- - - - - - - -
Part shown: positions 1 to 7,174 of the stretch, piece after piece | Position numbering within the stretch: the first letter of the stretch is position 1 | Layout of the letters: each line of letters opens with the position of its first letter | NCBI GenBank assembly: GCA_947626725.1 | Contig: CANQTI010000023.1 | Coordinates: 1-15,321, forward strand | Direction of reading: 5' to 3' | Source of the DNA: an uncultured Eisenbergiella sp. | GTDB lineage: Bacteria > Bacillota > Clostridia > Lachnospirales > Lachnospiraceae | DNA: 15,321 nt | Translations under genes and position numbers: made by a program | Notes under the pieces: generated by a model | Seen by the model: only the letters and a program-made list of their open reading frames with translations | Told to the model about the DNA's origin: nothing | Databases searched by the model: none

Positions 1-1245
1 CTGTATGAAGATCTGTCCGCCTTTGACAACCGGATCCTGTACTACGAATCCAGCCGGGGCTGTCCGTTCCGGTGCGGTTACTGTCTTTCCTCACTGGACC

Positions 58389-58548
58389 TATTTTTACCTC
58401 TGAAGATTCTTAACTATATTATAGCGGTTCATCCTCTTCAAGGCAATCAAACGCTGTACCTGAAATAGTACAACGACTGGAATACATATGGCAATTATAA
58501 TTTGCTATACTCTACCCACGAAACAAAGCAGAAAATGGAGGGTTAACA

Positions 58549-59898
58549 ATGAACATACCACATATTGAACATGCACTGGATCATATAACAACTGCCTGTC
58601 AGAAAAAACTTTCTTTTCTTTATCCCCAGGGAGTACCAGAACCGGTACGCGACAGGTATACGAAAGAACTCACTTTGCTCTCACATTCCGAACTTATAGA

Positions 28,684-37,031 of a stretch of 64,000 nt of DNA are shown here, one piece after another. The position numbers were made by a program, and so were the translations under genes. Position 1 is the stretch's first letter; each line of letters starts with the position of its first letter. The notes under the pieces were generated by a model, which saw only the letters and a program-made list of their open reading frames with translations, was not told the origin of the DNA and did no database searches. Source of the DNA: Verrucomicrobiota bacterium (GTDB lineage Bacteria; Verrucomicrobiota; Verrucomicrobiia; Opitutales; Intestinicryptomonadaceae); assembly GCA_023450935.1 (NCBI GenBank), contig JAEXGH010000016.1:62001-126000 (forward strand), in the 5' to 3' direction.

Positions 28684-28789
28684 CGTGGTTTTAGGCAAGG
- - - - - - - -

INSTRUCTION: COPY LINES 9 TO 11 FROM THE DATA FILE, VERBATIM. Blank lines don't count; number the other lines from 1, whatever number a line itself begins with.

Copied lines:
58549 ATGAACATACCACATATTGAACATGCACTGGATCATATAACAACTGCCTGTC
58601 AGAAAAAACTTTCTTTTCTTTATCCCCAGGGAGTACCAGAACCGGTACGCGACAGGTATACGAAAGAACTCACTTTGCTCTCACATTCCGAACTTATAGA

Positions 28,684-37,031 of a stretch of 64,000 nt of DNA are shown here, one piece after another. The position numbers were made by a program, and so were the translations under genes. Position 1 is the stretch's first letter; each line of letters starts with the position of its first letter. The notes under the pieces were generated by a model, which saw only the letters and a program-made list of their open reading frames with translations, was not told the origin of the DNA and did no database searches. Source of the DNA: Verrucomicrobiota bacterium (GTDB lineage Bacteria; Verrucomicrobiota; Verrucomicrobiia; Opitutales; Intestinicryptomonadaceae); assembly GCA_023450935.1 (NCBI GenBank), contig JAEXGH010000016.1:62001-126000 (forward strand), in the 5' to 3' direction.